Postdoc position at Oxford University: Palaeoseismology of Central Asian Earthquake Ruptures

There is a wonderful, amazing, extraordinary postdoc position open at Oxford University: Palaeoseismology of Central Asian Earthquake Ruptures.

We seek to appoint a postdoctoral research assistant to undertake investigations of large earthquakes within the interior of Asia. The post is part of a project funded by the Leverhulme Trust called EROICA. The successful candidate will work closely with Professor Richard Walker, and will join a vibrant community of active tectonics researchers in Oxford within the Earthquake Geology and Geodesy group.

The researcher will be responsible for the detailed mapping of palaeo-earthquake ruptures, the construction of slip distributions from individual earthquakes, the analysis of high-resolution satellite imagery, the construction of digital topographic models, and the selection of sites for long-term slip-rate determination using field investigation. The PDRA will also be involved in planning and carrying out fieldwork to verify remote-sensing observations, to collect samples for dating, and to excavate and interpret palaeo-seismic trenches. We expect the researcher to help in supervising doctoral and masters student research projects, in addition to undertaking their own research.

A PhD in a related field is required by the time of starting the job. Skills and experience in tectonic geomorphology and palaeoseismic investigation are required, along with abilities in undertaking independent fieldwork, a demonstrated research track record, excellent written and oral communication skills, and the ability to network and work as a team.

For further details of the post please see the further particulars. The deadline for applications is 12.00 midday on 29 March 2019. Interviews are due to take place on 15 April 2019.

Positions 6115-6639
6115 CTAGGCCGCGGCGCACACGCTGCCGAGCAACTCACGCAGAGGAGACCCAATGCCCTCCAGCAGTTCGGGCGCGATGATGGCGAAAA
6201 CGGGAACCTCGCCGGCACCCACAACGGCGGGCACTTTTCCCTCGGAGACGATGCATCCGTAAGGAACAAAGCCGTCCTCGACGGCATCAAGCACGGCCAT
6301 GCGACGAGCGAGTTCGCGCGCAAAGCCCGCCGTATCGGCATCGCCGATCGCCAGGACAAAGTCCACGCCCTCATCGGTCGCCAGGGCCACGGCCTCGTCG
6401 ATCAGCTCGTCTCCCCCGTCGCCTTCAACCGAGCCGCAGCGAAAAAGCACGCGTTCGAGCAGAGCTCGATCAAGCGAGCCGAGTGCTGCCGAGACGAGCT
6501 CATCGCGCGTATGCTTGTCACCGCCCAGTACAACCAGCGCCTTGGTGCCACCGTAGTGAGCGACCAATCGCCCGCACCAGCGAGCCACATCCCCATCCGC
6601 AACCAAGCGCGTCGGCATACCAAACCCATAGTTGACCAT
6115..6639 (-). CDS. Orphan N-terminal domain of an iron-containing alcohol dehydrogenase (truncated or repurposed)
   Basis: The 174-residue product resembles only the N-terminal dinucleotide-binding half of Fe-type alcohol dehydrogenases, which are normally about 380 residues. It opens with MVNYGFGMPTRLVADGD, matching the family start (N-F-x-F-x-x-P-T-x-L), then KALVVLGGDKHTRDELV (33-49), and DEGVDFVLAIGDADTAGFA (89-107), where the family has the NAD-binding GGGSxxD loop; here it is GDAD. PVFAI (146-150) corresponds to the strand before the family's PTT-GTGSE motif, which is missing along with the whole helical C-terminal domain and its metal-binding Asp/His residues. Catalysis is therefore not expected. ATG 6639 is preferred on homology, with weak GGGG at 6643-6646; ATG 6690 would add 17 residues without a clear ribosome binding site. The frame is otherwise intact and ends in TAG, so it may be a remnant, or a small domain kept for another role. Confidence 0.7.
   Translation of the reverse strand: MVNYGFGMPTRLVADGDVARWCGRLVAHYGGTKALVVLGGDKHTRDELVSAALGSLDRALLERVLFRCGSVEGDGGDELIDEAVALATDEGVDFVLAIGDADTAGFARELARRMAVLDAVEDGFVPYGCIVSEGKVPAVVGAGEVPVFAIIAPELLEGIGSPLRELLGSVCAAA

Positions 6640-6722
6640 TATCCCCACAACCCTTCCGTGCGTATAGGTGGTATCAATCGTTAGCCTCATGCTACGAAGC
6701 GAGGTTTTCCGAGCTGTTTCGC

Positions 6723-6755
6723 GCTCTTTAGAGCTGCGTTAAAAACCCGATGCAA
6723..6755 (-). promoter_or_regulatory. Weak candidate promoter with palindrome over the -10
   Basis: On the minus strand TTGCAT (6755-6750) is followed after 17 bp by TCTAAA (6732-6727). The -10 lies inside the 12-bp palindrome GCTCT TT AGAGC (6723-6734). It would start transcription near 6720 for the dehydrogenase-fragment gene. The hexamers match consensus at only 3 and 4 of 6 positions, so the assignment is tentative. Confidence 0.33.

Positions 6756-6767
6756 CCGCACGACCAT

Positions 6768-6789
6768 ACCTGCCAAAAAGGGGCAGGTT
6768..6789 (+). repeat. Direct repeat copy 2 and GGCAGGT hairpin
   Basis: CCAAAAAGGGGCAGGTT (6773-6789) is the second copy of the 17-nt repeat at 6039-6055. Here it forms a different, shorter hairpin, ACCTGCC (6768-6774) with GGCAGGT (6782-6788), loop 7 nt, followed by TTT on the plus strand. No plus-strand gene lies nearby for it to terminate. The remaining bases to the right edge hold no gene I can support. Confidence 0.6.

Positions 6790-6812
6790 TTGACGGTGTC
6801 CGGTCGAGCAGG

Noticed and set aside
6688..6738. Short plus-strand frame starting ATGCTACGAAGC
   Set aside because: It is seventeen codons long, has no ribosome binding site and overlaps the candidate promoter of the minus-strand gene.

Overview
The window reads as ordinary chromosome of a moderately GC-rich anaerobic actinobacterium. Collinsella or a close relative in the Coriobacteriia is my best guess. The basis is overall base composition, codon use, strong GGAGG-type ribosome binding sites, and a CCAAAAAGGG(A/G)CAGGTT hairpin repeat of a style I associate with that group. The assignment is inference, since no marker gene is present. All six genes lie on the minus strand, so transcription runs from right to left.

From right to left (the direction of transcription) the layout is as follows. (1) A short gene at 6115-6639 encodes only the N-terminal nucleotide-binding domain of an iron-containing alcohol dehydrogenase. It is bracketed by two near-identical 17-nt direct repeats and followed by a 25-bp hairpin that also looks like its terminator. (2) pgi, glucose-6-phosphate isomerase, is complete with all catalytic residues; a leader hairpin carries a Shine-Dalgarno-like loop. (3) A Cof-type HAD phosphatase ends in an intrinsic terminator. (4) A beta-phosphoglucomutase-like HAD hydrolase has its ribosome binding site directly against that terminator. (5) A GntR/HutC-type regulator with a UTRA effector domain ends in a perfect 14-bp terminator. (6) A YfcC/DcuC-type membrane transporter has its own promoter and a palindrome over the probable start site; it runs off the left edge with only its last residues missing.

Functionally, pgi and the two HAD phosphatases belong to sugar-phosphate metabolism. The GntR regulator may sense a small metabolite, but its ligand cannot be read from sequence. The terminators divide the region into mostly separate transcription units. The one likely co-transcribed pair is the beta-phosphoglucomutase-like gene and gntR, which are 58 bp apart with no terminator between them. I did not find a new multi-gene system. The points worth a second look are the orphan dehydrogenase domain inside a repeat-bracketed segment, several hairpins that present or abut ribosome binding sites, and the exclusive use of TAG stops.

The post, based at the Department of Earth Sciences, University of Oxford, aims to study the active tectonics and earthquake hazards across central Asia. There is a particular focus on the countries of Kazakhstan, Kyrgyzstan, Iran,and Turkmenistan. The work will be performed in collaboration with colleagues from our partner institutes within these countries. The post is based in the Department of Earth Sciences and will be overseen by Richard Walker. The post will also involve close collaboration with Prof. James Jackson at Cambridge University, and with Dr. Christoph Grützner at the University of Jena, Germany. The post is funded for four years from the 1stJune 2019and we wish to fill it from that date.

If you’d like to know more about what the job will look like, have a look at the EwF blog, where we reported on our field work in these areas: http://ewf.nerc.ac.uk/blog/ (The layout is a bit broken, though), or simply search paleoseismicity.org for “Kazakhstan”, “Kyrgyzstan”, “Turkmenistan”, or “Field Work”.

The Main Kopeh Dagh Fault in Turkmenistan.

The Chilik Fault has nicely offset those ridges.

Photo taken from a push-up ridge at the Dzhungarian Fault.

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Christoph Grützner

Christoph Grützner

works at the Institute of Geological Sciences, Jena University. He likes Central Asia and the Mediterranean and looks for ancient earthquakes.

See all posts Christoph Grützner

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